need to transfer sufficient information out of the BH. Clearly they would not do so if e.g.
A
a
(t)G
µν
a
(x) ∼ A
a
g
µν
(with all time dependence in g
µν
) for all a; orthogonal states must
map to orthogonal states. If we define operators creating atmosphere excitations
T

a
=
_
dV H
µν
a
(x)T
µν
(x) , (2.4)
for some functions H
a
, clearly we would like couplings to a sufficiently rich spectrum of
the T
a
’s to encode internal state excitations that we can think of as annihilated by the
A
a
’s. We can pose this as a condition on the action of the T
a
’s on the external state |0
of the BH, for example taken to be the Unruh vacuum. We would like
0|T
a
|0 = 0 and 0|T
a
T

b
|0 = δ
ab
, (2.5)
so that the T

a
’s create independent excitations, in order to encode sufficient information
(the a = b case is a normalization condition).
3. Two-dimensional reduction and information encoding
These considerations are most easily investigated in a two-dimensional example. More-
over, for a Schwarzschild BH, this 2d dynamics describes the higher-dimensional dynamics
via a reduction in partial waves. Consider for example a scalar field
S
φ
= −
1
2
_
dV
_
g
µν

µ
φ∂
ν
φ +m
2
φ
2
_
(3.1)
in the Schwarzshild background
ds
2
= −f(r)dt
2
+
dr
2
f(r)
+r
2
dΩ
2
; (3.2)
in four dimensions, f = 1 − R/r, where R is the BH radius. The D-dimensional partial
wave expansion is
φ =

Alm
_

4πω
b
A
ωlm
u
A
ωl
(r, t)
Y
lm
(Ω)
r
D/2−1
+ h.c. , (3.3)
where the b
A
ωlm
are annihilation operators, and u
A
ωl
(r, t) are mode solutions in an effective
2d potential (for further details, see e.g. [17]). Then, if for example G
a
is spherically
5
symmetric, the coupling (2.2) is approximately the same as that to the stress tensors
of a collection of 2d fields, labeled by A, l, m. (Note this approach fixes a definite time
coordinate t at infinity.)
So, we consider an interaction (2.2) in 2d to illustrate basic features of evolution; let
us moreover illustrate with the special example of a massless field. Introduce conformal
coordinates via tortoise coordinates,
ds
2
= f(r)(−dt
2
+dr
2

) = −f(r)dudv , u = t −r

, v = t +r

. (3.4)
Then the stress tensor T
uu
= ∂
u
φ∂
u
φ for outgoing modes obeys the Virasoro algebra,
[T
uu
, T
u

u
′ ] = i( :T
uu
: + :T
u

u
′ : )δ

(u −u

) −
i
24π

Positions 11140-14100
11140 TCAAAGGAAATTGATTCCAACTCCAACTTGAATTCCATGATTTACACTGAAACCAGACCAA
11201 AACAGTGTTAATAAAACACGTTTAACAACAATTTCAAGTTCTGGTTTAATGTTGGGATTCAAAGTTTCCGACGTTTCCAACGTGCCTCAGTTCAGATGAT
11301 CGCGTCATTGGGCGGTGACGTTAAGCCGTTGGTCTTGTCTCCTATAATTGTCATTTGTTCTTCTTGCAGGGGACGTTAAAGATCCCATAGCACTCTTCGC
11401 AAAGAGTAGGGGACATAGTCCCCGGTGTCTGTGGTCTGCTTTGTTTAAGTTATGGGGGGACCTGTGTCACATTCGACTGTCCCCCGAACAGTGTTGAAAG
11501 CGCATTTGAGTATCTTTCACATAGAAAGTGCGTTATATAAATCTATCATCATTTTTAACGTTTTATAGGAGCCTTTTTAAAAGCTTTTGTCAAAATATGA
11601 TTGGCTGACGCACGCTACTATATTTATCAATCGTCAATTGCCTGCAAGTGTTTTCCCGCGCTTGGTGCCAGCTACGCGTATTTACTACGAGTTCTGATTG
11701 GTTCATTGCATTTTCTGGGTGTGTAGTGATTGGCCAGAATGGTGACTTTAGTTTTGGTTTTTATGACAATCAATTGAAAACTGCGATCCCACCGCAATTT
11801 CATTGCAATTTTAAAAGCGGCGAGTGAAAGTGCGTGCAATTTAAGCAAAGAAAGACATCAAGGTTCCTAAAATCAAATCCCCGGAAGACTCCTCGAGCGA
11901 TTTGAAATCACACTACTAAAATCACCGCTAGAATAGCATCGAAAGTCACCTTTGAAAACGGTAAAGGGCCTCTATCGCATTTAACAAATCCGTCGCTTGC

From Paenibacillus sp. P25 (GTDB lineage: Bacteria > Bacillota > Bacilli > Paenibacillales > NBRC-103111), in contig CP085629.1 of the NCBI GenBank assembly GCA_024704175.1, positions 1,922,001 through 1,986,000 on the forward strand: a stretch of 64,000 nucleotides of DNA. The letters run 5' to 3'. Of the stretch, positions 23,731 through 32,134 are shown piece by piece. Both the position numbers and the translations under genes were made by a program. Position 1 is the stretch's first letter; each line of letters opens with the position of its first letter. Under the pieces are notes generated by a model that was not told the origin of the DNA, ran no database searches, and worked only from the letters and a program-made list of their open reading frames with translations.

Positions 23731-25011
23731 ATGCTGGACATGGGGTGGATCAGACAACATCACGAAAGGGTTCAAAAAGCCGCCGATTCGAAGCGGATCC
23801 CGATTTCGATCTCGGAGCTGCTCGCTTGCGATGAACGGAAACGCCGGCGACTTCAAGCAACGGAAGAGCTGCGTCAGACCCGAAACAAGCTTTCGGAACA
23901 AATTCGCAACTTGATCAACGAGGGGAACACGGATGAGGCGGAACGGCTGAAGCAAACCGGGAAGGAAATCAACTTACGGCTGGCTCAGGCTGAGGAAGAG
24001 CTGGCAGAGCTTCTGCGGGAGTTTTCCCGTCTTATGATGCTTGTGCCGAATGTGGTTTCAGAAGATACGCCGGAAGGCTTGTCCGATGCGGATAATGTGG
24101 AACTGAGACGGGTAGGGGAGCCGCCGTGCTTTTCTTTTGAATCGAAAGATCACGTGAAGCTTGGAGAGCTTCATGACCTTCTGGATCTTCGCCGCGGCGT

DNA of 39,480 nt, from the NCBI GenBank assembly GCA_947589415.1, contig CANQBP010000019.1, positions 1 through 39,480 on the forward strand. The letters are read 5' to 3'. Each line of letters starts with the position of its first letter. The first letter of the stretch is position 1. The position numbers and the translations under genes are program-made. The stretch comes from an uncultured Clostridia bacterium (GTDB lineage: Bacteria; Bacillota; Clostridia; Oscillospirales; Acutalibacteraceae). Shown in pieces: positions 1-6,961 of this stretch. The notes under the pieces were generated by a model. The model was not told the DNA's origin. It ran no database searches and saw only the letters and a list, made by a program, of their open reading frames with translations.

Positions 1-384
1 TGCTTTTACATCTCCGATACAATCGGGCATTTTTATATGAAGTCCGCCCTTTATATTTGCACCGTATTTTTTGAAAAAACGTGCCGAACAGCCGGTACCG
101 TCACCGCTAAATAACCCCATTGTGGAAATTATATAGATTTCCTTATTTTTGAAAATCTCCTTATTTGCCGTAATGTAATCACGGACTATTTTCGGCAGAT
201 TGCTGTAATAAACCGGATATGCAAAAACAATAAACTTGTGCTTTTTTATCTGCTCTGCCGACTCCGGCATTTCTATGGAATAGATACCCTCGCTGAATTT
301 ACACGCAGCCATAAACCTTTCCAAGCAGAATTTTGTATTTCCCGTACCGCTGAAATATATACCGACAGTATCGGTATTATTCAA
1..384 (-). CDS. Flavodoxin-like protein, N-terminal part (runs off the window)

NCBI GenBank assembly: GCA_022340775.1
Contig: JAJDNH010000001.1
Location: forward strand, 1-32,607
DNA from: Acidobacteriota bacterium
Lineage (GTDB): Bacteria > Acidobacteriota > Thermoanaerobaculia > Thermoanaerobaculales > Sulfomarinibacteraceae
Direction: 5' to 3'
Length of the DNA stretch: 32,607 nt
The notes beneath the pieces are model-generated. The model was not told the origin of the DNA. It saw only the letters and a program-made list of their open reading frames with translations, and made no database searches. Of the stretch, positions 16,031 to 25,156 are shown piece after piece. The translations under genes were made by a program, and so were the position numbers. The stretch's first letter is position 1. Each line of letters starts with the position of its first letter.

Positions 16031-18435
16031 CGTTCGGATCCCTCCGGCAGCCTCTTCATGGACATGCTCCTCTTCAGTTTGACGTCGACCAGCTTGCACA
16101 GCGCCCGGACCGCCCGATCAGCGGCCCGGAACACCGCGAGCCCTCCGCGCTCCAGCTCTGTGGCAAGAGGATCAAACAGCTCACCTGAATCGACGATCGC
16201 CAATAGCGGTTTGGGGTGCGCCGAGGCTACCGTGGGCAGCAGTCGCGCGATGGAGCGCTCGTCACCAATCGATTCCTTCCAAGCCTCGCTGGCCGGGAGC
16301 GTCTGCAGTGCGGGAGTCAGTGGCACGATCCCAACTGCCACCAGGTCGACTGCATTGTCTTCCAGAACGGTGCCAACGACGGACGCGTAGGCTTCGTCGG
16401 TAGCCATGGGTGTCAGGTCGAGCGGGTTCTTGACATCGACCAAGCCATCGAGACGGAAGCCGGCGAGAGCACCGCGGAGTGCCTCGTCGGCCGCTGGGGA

δ
′′′
(u −u

) (3.5)
where normal ordering is with respect to positive-frequency modes in u (c.f. (3.3)). This
gives us a means to check the conditions (2.5). We will also find it gives a simple way to
calculate leading corrections to the energy flux from the BH.
Specifically, let the couplings to the BH internal state be through operators (c.f. (2.4))
T

h
=
_
dV h(u, v)T
uu
=
_
dudv
2
fhT
uu
(3.6)
for some functions h(u, v); for convenience define
˜
h = fh/2. For example, let
˜
h =
e
−iωu
δ(v), so, for ω > 0,
T
ω
=
_
due
iωu
T
uu
=
_

0



_
b

ω

b
ω+ω
′ −
1
2
b
ω
′ b
ω−ω

_
(3.7)
in terms of creation/annihilation operators like in (3.3), and T
−ω
= T

ω
. Then, for either
the Boulware or Unruh vacuum, and ω > 0,
0|T
ω
|0 = 0 ; (3.8)
for the Boulware vacuum, which satisfies b
ω
|0
B
= 0,
B
0|T
ω
T

ω

|0
B
=
ω
3
12
δ(ω −ω

) . (3.9)
So, the T

ω
’s produce nontrivial excitations of |0
B
. These are eigenstates of the energy
:T
0
: =
_


b

ω
b
ω
(3.10)
6
with eigenvalue ω. While T
ω
|0
B
= 0 for ω > 0, the positive-frequency T
ω
’s do not
annihilate |0
U
. Excitations of the Unruh vacuum with both higher and lower energies can
be created, and generalizations of (3.9) can be calculated with both orderings of T, T

.
These excitations thus satisfy analogs of (2.5), and can transfer internal-state infor-
mation into outgoing modes. Alternately, consider wavepacket h’s; for non-overlapping or
orthogonal wavepackets these will satisfy similar conditions. In particular, a wavepacket
with characteristic u-frequency ω ∼ 1/R and v-width R has normalization of size (2.5).
Creation of excitations via such wavepackets is sufficient to reach the benchmark rate
dS
vN
/dt ∼ −1/R necessary for restoration of unitarity[15].
4. Energy flux
We wish to understand properties of the state (2.3). An important characteristic is
the energy flux. We will approximate this in the effective source approximation[16,17], as
Ψ(t)|T
µν
(t, x
i
)|Ψ(t) ≈ ψ(t)|T
µν
(t, x
i
)|ψ(t) (4.1)
where
|ψ(t) = T exp
_
−i
_
t
dV

H
µν
(x

)T
µν
(x

)
_
|0
U
. (4.2)
Here H
µν
represents the effective average of A
a
(t)G
µν
a
(x) in (2.3) over the pertinent BH
internal states: one approximates the effect of the coupling between quantum systems in
terms of a classical source acting on the system (H
ext
) of interest.
To linear order in the source H, the flux is
ψ(t)|T
µν
(x)|ψ(t) ≃
U
0|T
µν
(x)|0
U
−i
_
t
dV

H
λσ
(x

)
U
0|[T
µν
(x), T
λσ
(x

)]|0
U
. (4.3)
In the 2d example, with
|ψ(t) = T exp
_
−i
_
u
du

dv

˜
hT
u

u

_
|0
U
, (4.4)
the flux can be calculated in terms of the asymptotic Hawking flux
T
H
uu
(r = ∞) =
U
0| :T
uu
:(r = ∞)|0
U
=
1
192πR
2
(4.5)
7
via (3.5), giving
ψ(t)|T
uu
(u, v)|ψ(t) ≃ T
H
uu
(u, v) + 2T
H
uu
(∞)
_
v
dv


u
˜
h(u, v

) −
1
24π
_
v
dv


3
u
˜
h(u, v

) .
(4.6)
For general h the change δ
h
T
uu
(u, ∞) at infinity will clearly be nonzero and these variations
in flux at infinity can carry information. An important question is the change in the
integrated flux, or radiated energy,
δ
h
P
u
(u) =
_
u
−∞
du

δ
h
T
uu
(u

, ∞) . (4.7)
Consider, for example, an h that vanishes in the far past and future; then the h-dependent
contributions to (4.6) integrate to zero. The expression (4.7) shows that while the flux is